(VP Records)


Game-changing reggae and dancehall label VP Records celebrates its 40th anniversary this year with a treasure trove of a box set to match. Opening to reveal 4×12″ singles, a set of &’s, CDs, cards, a full-colour photo book and more, Down In Jamaica keeps on giving, charting the story of a label that spans roots, dub and most recently dancehall, and is responsible for bringing the likes of Beenie Man and Sean Paul to mainstream success. With 101 artists included, this is an essential collection for the familiar and curious alike. – AS

Sunny Balm


(Sacred Summits)


Aligning their releases schedule with mushroom season, Sacred Summits are back for a seventh instalment, and the collaboration between the Emotional empire and Firecracker maintain their usually exceptional standards. Eucalypt is the latest release from the many-monikered Murray Collier, who swaps Grim Lusk for Sunny Balm, combining organic instruments and electronic techniques to conjure a sunblushed collage of fourth world music. Assembled on the shore of the Indian Ocean from tape loops and field recordings, this hazy collection may shimmer like a mirage, but its rich detail belies a lasting substance. – PR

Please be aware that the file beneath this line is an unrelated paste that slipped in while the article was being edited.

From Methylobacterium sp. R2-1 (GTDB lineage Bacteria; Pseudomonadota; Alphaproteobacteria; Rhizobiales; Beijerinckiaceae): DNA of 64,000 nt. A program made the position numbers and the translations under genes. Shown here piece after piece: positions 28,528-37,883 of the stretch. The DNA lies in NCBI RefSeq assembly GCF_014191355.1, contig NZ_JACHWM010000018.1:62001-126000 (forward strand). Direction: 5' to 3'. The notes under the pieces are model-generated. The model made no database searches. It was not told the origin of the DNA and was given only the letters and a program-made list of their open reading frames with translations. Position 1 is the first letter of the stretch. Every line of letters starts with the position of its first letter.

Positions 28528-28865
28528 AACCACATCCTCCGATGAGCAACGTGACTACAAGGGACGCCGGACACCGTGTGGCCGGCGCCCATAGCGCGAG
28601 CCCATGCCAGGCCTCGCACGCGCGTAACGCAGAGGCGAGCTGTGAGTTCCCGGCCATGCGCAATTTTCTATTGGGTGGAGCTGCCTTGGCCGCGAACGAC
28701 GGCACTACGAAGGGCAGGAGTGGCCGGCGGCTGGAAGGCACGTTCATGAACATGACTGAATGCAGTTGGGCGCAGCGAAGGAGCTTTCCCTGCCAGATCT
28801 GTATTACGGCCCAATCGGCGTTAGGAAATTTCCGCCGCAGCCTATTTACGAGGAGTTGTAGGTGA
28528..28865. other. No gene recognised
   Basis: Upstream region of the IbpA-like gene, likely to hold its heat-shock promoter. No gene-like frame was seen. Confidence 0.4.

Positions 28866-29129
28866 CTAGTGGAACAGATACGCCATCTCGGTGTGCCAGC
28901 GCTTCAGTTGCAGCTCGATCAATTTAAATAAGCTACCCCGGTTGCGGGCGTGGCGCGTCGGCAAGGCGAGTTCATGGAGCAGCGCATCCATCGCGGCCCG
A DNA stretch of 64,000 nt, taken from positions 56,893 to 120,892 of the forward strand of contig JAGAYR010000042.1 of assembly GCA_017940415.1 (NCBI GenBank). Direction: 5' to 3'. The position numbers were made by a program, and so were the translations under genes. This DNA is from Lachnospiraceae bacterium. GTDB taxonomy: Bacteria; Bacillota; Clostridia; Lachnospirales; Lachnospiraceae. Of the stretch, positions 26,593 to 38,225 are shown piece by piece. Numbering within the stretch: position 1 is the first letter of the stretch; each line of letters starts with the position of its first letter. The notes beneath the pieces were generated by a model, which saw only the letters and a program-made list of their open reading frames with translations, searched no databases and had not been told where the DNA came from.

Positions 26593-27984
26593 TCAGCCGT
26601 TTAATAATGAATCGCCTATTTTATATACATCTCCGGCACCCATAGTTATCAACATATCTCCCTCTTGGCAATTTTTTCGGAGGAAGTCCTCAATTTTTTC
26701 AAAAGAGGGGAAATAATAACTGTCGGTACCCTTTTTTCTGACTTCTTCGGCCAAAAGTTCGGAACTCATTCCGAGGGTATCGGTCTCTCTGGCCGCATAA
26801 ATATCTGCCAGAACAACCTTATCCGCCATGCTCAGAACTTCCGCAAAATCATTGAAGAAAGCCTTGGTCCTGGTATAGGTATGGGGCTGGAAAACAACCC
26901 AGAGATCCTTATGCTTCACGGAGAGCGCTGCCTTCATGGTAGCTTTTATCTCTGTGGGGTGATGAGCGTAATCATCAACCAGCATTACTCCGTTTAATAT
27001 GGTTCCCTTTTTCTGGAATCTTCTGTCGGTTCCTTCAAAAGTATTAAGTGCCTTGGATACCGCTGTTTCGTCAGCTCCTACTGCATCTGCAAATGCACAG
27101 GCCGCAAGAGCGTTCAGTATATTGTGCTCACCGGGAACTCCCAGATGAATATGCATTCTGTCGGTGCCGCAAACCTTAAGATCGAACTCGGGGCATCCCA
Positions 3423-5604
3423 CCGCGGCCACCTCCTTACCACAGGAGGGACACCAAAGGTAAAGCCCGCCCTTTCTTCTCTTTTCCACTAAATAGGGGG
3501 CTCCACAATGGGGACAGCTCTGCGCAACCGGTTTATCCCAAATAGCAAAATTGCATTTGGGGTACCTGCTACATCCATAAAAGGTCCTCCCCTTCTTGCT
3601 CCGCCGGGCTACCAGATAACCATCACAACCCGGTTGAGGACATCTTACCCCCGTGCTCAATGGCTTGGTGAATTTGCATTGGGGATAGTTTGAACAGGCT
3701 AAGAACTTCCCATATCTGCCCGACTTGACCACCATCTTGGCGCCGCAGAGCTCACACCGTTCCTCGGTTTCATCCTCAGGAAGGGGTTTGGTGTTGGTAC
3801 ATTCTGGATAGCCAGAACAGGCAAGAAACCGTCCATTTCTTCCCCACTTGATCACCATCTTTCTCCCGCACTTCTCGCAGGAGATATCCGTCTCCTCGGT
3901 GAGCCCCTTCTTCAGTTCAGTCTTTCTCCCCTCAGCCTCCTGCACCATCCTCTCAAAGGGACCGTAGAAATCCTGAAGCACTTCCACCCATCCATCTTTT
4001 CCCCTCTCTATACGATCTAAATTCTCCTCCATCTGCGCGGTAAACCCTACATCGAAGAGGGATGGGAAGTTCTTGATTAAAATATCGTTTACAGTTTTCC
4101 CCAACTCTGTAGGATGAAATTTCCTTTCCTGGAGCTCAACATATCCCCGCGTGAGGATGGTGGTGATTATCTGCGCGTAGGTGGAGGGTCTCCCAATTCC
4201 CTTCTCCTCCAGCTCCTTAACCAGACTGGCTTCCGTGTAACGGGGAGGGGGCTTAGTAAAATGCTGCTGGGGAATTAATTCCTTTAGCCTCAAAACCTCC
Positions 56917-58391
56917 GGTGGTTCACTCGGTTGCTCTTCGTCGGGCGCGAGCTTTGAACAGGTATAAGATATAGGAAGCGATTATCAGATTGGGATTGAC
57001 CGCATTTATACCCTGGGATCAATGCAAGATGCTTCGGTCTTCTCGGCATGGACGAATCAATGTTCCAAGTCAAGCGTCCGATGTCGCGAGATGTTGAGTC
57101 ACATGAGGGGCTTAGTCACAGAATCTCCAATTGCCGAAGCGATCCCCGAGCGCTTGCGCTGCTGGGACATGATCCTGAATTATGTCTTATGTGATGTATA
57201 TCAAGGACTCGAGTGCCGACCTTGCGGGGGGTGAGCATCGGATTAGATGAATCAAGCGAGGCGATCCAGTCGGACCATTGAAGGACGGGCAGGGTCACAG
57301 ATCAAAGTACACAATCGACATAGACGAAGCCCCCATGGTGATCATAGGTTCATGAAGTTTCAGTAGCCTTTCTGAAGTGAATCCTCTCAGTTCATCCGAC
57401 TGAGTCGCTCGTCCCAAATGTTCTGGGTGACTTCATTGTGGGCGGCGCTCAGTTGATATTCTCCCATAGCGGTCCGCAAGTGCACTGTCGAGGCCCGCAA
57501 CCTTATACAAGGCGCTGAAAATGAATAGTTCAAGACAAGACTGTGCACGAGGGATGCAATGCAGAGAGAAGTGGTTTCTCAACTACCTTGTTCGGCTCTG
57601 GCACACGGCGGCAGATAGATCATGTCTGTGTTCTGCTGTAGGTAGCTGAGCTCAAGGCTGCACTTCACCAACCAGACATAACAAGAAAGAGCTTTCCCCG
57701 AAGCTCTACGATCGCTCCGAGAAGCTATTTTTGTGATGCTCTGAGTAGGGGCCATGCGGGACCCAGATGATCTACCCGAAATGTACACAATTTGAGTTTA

The Pop Group




Some will point to the likes of Captain Beefheart, free jazz, and even Funkadelic when considering Y’s appetite for non-conformity and incendiary grooves, yet 40 years down the line this one still refuses easy reference and stands resolutely in a territory of its own making. The kind of record that should be permanently stocked, this reissue comes to readdress that balance, and for hardened fans the “definitive edition” boxset further illuminates the evolution of these unclassifiable songs. – JH

Anna Meredith


(Moshi Moshi Records)


Composer Anna Meredith has always found new and innovative ways to combine her classical training with forward thinking electronic music, often side-stepping the somewhat staid formulas under which these disperate forms are often united. Instead she taps into the spirit of the source material, where minimalism and drone emerged from tape-looped experiments and primitive computer circuitry. Meredith’s minimalsim has however been of the maximal variety, full of surging swells and hyper-textural melodies. On FIBS she adds an almost psychedlic pop edge to the recipe on songs like ‘Inhale Exhale’ and ‘Killjoy’, keeping this fresh and fun in equal measure. – AS

Michael Kiwanuka




For a household name like Michael Kiwanuka to continue to make music that resonates at both ends of the mainstream spectrum is no mean feat. Writing songs that speak to wider audiences alongside soft-hearted soul afficionados, this eponymous affair again hears him team up with Danger Mouse and Inflo, who worked on Little Simz’ Grey Area earlier this year. Kiwanuka rises to the occasion, channeling classic soul and gospel influences, whether in the orchestration of Rotary Connection or the raw delivery of forgotten soul heroes like Darondo. – AS